Oct 24, 2019

Anti-protest laws passed

Anti-protest laws passed A 'sleeping dragon' device used in an anti-Adani protest action recently.

Protesters will be banned from using ‘dangerous’ lock-on devices under new laws passed in Parliament.

Police Minister Mark Ryan said the new Dangerous Attachment Device laws were focused one the safety of emergency workers and the safety of the individuals planning to use the devices.

“The penalty for using one of these devices will be up to two years imprisonment or a fine of nearly $7000,” he said.

“It is both the design of these devices and the manner in which they are used which make them potentially dangerous.

“For example, devices which are embedded with metal or other items and those which incorporate glass sleeves, have the potential to cause significant injuries to the individual, police, emergency services and community members if removed incorrectly or hastily.

“Devices that use trip wires or drums reinforced with concrete to obstruct rail lines and roads could result in serious injury or death if individuals are not removed and the trains or vehicles stopped.”

Coal operations targeted

Such devices have been used repeatedly in anti-coal and anti-Adani protests, including in bids to block the rail line to the Abbot Point coal terminal near Bowen.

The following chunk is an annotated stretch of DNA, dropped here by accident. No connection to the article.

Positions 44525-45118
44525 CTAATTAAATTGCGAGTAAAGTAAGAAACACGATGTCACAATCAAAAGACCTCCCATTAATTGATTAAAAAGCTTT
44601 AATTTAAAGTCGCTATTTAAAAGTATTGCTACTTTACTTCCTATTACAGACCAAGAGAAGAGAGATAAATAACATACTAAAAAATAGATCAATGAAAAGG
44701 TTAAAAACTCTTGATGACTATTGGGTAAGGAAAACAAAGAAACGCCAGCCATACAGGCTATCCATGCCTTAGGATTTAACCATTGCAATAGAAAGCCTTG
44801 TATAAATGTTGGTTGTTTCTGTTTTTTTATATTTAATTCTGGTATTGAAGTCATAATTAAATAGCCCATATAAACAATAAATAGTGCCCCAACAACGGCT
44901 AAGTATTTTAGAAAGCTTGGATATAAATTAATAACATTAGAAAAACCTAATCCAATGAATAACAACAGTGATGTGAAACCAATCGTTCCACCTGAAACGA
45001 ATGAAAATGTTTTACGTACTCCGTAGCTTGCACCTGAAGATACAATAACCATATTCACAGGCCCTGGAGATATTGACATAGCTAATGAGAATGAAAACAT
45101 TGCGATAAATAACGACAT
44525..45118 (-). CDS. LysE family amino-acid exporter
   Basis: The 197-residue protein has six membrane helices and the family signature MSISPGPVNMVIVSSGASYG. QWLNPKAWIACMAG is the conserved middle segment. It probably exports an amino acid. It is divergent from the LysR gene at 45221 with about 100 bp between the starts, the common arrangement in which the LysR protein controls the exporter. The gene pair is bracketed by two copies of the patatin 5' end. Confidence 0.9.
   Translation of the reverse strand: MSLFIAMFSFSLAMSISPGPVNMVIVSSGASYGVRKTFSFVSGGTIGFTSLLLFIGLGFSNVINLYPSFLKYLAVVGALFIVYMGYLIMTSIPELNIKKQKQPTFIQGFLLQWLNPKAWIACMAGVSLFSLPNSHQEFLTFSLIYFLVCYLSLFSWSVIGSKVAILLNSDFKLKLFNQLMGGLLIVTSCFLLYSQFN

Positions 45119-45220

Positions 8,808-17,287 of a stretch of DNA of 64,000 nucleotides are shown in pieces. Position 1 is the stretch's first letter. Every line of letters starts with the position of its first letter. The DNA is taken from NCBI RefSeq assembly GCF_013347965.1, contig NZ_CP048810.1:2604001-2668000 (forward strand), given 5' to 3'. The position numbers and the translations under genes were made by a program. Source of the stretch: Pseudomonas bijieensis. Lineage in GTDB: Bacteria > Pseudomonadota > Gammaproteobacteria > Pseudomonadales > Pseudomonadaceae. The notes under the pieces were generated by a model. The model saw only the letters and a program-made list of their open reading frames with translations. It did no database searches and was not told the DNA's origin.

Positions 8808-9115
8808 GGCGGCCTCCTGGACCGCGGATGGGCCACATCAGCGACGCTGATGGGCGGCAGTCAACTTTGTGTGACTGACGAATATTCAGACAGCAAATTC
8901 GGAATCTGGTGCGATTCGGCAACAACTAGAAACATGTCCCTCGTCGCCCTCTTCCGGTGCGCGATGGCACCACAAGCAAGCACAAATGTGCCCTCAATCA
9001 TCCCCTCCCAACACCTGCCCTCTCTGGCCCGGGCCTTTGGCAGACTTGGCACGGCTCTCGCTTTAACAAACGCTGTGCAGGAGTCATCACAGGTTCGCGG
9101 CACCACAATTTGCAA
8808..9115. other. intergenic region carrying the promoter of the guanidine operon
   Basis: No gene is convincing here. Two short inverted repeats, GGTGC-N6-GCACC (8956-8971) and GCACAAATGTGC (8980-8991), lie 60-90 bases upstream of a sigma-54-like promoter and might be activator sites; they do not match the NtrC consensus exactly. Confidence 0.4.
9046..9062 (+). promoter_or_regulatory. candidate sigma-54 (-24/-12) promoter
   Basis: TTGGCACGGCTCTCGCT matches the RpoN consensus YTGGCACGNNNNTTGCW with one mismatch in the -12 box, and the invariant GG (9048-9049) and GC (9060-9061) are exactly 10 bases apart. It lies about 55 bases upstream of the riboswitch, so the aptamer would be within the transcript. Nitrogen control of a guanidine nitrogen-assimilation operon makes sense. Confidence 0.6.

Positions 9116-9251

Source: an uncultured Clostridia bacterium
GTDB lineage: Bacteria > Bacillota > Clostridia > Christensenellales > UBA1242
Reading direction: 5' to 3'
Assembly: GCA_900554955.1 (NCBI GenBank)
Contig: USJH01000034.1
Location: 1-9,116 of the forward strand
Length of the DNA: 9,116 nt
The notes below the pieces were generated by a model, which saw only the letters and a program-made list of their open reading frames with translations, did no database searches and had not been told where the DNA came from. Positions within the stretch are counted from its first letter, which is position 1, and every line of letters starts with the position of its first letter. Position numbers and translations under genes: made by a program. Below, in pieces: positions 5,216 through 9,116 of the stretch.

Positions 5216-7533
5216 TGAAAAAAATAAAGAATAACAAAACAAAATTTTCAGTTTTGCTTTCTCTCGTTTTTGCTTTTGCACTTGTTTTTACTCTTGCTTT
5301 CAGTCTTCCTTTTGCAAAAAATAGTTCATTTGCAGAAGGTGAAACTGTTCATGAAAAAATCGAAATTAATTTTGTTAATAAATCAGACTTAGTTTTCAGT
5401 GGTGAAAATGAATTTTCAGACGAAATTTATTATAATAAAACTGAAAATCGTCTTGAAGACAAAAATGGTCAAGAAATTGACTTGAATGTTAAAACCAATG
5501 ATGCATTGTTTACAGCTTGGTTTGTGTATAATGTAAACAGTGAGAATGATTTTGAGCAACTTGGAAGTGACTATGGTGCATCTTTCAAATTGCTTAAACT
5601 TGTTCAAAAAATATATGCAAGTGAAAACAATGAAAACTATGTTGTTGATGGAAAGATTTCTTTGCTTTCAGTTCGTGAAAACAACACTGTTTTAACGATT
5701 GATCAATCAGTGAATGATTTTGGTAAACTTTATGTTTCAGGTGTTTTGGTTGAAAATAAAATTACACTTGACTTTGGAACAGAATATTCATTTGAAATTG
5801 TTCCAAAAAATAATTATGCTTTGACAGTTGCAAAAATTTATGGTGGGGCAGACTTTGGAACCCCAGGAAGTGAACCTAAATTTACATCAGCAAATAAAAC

Adani this month posted footage on its Facebook page when a police officer suffered an arm wound while using and angle grinder to remove protestors from a barrel locking device there. (View HERE)

“This is the most elaborate device we’ve seen to date. The ‘sleeping dragon’ device was an old drum filled with hard-set concrete and with reinforcing steel, steel pipes and a pipe flange inside,” the company commented.

The Queensland Resources Council (QRC) has previously voiced its support for the new powers to crack down on disruptive activists.

The State Government said the use of potentially dangerous attachment devices such as ‘sleeping dragons’, ‘dragon’s dens’, ‘tripods’ and ‘monopoles’ presented a risk to the safety of emergency service personnel and the broader community.

The risk is exacerbated by the way some attachment devices have previously been, or may be, constructed. This includes where individuals have reinforced the devices with glass, wire, steel and other items.

Under the new laws, police will have the power to search a person or vehicle and seize a dangerous attachment device, if a police officer reasonably suspects the device has been used or is to be used to disrupt a relevant, lawful activity.

And police will have the power to deactivate, disassemble and dispose of anything that is a dangerous attachment device.

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